The technique is best explained through examples and a great one would be Lupe Fiasco’s verse on the song Don’t Stop also featuring Kanye and Pharrell. In the verse, Lupe is using a specific intonation on the words that rhyme with “lie” and that’s a tonal spike that stands out and reoccurs throughout the verse:
Carrera, raised in the Teenage Mutant Ninja Turtle era
Water-bearer tell the truth, I dare ya
Ya lie, so eat this whole bottle of these jalapeño peppers
For terror made in America, too live
Fuck the property or give me my props properly
High off life this high technology, DeVry
I rep Muhammad Ali more like rapology
My policy’s not to be dishonestly deprived
So gimme that, gimme that, keep God
Where my city at, I’m like steak and fries but never die
They wanna Ghostface, wanna be me
But they will post-haste follow me into the after-life
That means you going right after I’ve
But I’m the hero sort of like Jack Sparrow
So some way, some how, I have survived
Ha ha, surprised…
As you can notice from the example, Lupe has a more prolonged and intensified pronunciation of the words that rhyme with “lie” which makes them stand out in contrast to the regular flow/delivery in between, but what’s cool is that the spike is reoccurring and it comes back as the verse goes on. The minimum that a vocal spike needs to occur is twice so that the intonation is rhymed. However, there are some examples where it is done just once such as Andre 3000’s verse on B.O.B. when he says the word “hot”:
Too high to jump in jail
Too low to dig, I might just touch hell – HOT!
What’s awesome about vocal spikes is that they come out of nowhere and take the listener by surprise, and again the fact that they stand out. They also make for a great implementation of mathematics in your flow/delivery. Also, very few rappers use them so this can make you come off as more special in the ears of your listeners.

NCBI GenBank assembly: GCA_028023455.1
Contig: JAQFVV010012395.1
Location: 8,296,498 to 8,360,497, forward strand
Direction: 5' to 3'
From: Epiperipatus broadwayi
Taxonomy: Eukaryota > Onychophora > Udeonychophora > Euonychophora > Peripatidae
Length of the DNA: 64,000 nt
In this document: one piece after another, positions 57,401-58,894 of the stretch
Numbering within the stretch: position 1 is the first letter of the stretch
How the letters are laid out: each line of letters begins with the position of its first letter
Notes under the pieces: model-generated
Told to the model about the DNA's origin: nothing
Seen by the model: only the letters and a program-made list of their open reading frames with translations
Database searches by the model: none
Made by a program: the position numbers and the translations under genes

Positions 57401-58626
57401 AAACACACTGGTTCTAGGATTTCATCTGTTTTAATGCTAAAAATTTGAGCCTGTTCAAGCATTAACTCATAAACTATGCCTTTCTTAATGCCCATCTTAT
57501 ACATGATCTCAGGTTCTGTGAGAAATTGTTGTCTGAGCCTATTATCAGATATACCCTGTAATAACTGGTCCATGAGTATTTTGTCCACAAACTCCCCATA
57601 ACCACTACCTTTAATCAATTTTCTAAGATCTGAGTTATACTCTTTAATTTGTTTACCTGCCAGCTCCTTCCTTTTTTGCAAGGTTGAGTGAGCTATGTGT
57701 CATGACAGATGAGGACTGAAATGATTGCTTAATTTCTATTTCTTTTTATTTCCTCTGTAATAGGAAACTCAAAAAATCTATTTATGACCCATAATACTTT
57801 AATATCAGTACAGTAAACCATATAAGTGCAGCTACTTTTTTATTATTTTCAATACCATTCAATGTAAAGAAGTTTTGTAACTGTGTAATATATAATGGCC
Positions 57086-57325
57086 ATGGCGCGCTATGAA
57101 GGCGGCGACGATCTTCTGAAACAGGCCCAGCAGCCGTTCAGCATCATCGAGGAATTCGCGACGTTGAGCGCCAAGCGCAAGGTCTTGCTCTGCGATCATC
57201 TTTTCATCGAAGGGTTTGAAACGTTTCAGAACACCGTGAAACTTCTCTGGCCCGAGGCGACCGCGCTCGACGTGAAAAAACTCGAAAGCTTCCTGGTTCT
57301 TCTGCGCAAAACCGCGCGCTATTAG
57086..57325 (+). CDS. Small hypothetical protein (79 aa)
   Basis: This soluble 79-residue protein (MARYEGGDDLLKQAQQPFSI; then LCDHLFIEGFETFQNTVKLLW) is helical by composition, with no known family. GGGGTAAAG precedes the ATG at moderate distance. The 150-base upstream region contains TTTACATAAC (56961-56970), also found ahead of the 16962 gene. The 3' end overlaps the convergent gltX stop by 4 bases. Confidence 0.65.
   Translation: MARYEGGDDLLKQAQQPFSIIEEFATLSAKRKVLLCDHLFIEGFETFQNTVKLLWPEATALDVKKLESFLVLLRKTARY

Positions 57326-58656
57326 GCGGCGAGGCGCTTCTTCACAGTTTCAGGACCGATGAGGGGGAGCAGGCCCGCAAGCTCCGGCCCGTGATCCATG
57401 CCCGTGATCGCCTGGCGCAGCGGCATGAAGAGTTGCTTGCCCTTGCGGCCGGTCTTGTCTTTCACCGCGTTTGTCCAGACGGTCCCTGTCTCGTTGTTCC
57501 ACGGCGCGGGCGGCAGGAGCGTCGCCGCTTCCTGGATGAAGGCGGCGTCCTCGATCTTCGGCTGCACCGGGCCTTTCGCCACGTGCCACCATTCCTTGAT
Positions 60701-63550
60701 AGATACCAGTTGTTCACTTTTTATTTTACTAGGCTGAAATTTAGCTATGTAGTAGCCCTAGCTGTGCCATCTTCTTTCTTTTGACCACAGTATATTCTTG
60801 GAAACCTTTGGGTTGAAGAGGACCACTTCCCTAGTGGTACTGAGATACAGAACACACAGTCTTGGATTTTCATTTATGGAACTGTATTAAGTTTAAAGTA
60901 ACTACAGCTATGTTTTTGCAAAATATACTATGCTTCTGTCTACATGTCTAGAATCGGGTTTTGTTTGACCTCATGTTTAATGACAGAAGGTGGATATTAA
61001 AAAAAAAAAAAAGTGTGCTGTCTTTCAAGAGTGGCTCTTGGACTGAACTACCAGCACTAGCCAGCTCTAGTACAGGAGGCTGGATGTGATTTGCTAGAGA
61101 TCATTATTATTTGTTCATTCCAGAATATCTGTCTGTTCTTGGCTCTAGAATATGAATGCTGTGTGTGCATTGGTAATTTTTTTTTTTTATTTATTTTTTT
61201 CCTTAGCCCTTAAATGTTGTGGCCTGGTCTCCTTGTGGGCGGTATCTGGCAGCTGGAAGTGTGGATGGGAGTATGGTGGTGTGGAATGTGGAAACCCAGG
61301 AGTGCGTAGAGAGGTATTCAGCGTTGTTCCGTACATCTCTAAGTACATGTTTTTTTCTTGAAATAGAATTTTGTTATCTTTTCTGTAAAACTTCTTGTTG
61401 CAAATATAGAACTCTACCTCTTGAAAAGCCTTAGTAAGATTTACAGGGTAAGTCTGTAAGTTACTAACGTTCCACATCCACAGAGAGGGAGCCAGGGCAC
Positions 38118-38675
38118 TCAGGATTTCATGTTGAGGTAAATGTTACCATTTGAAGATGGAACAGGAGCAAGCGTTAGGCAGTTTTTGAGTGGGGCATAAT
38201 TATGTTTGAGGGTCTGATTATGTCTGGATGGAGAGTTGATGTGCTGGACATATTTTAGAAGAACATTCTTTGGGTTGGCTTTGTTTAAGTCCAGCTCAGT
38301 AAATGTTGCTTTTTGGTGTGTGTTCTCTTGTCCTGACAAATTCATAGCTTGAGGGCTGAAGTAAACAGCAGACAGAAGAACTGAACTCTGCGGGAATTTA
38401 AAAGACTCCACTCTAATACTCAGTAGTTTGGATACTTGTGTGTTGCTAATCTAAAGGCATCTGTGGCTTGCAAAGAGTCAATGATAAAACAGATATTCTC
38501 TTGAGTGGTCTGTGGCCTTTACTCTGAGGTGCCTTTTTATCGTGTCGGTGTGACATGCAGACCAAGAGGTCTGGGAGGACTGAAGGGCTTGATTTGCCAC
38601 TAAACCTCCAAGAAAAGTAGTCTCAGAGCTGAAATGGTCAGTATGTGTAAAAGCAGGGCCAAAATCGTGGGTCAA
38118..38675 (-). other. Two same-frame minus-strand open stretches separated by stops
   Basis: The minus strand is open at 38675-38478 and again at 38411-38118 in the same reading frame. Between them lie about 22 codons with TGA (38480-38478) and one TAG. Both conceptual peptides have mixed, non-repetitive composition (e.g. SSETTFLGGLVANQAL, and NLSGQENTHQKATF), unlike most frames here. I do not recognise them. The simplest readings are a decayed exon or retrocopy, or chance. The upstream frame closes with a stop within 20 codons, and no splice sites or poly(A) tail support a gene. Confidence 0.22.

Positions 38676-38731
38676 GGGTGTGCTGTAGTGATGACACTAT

A good way to practice this is through scatting, or better yet a mix of words and scatting. What you can do is take simple rhyming words such as:
-funny, money, honey, sunny
These words would make for the tonal spikes and for the regular flow in between you use scatting. I will provide some examples below, some including beats and some acapella and you can do the practice yourselves. Feel free to experiment with the sound of the spikes as well as the flow in between:
Cool, so to further explain it just for sure here’s another example by Eminem from his verse on 50 Cent’s Gatman & Robin.
The tonal spike is done with the “Batman sounds” in the words that/bat/pact/back:
We’re walking away from a beef in which clearly you started
I said we’re walking away, did you hear me?
You oughta be thankful that we ain’t beefin
We’ll disagree and just leave it at (that!)
Cause if me and 50 and G-Unit hop back in that (bat!) mobile
It ain’t gonna be no more rap it’s gonna be, brrat
Retaliation, it’ll be like them Muslim Shiia, attacks
Somewhere along the line it’s like me and 50 made a (pact!)
He’s got my back, I got his back (back!)
It’s almost like we’re kinda like Siamese twins …
Bonus example from Eyedea, pay attention how the words Exposing – Chose it – Disposing are tonal spikes in contrast to the flow in between (6:06 mark)
For more in-depth premium information on flow, feel free to check out our complete rapping guide.